INTERVIEW Glenn Platt, MD, KEO

Glenn Platt, MD for infrastructure at KEO International Consultants, says the GCC’s infrastructure markets will grow at their own pace and in their own unique way.
Glenn Platt, managing director for infrastructure at KEO International Consultants.
Glenn Platt, managing director for infrastructure at KEO International Consultants.

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by Neha Bhatia

“No-one would’ve thought we’d be standing amidst this 20 years ago,” Glenn Platt, managing director of KEO International Consultants’ infrastructure division, emphatically states.

Platt is sitting at Construction Week’s offices in the heart of Dubai’s Sufouh district, an area peppered with skyscrapers and just five minutes’ drive from Burj Al Arab. He’s discussing the growth pattern charted out by the GCC’s tightly-knit – albeit vastly different – construction markets.

“I’m not sure whether it [the difference between each market] is a discrepancy, or is a case of how people view it.

“It depends on each of the markets’ subjective visions, and where they would like to be.

“Some are a little bit more aggressive, so naturally, people think that they’re outperforming, when in fact, they’re probably just performing as much as anyone else,” Platt opines.

“From an infrastructure point of view, it’s an interesting mix in the Middle East, because some markets are more aggressive and risk-averse than the others. Dubai, for instance, has grown tremendously in the last 20 years, and it’s been an inspiration for a lot of people.

“Other markets have been a bit slower in comparison because they’re not planning the great large buildings and big developments [that Dubai has].”

Platt’s opinion leads neatly to the topic of Kuwait, KEO’s home turf, and an infrastructure market that has traditionally stayed quieter than its larger GCC cousins, like Saudi Arabia and the UAE.

This is despite Kuwait’s significant dependence on oil and gas, which according to Organisation of Petroleum Exporting Countries (OPEC) figures, accounts for up to 95% of its export revenues.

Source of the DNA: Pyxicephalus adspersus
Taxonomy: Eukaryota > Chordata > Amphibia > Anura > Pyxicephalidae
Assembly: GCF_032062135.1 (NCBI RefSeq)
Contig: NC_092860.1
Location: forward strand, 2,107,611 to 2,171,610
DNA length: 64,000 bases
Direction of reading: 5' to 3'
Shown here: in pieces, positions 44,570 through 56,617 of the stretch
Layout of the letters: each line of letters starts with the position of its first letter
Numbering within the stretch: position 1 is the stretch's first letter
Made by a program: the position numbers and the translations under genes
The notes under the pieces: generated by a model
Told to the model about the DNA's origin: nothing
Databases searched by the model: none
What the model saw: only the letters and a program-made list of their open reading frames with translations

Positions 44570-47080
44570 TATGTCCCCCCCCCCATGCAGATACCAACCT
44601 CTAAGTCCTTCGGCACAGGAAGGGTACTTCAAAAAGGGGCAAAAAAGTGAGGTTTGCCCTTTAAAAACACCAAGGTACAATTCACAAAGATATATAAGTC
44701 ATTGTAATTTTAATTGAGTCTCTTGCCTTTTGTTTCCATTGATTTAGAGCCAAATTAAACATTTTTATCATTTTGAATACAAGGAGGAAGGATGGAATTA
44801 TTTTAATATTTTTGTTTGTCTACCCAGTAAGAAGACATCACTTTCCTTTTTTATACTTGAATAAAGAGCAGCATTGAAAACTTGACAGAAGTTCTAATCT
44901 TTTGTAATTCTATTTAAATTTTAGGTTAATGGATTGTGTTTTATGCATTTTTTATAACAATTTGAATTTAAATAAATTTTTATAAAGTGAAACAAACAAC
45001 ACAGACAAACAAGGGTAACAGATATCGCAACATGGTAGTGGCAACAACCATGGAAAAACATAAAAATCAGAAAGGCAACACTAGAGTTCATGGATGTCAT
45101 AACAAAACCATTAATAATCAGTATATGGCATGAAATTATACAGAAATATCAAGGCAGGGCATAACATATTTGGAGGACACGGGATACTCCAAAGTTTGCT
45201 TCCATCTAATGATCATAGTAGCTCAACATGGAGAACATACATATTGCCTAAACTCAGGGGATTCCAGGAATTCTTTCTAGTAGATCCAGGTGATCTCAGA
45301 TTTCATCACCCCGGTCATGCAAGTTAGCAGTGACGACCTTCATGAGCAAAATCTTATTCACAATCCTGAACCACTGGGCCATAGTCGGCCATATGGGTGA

“We’ve been operational in the Middle East for around 50 years now, so we understand the markets here quite clearly.

“It comes back to what Kuwait’s vision is, versus the UAE or Qatar, for instance. Each of the regional markets have different priorities, different visions, and different sources of income. The UAE is not so much focused on oil anymore, for instance.”

Platt is quick to point out the impact – or lack thereof – made by fluctuating oil prices on construction markets in the region. KEO’s infrastructure chief says diversification has, to a great degree, protected regional economies from crumbling under the pressures of plummeting oil prices.

“No-one would’ve thought we’d be standing amidst this 20 years ago,” Glenn Platt, managing director of KEO International Consultants’ infrastructure division, emphatically states.

Platt is sitting at Construction Week’s offices in the heart of Dubai’s Sufouh district, an area peppered with skyscrapers and just five minutes’ drive from Burj Al Arab. He’s discussing the growth pattern charted out by the GCC’s tightly-knit – albeit vastly different – construction markets.

“I’m not sure whether it [the difference between each market] is a discrepancy, or is a case of how people view it.

“It depends on each of the markets’ subjective visions, and where they would like to be.

“Some are a little bit more aggressive, so naturally, people think that they’re outperforming, when in fact, they’re probably just performing as much as anyone else,” Platt opines.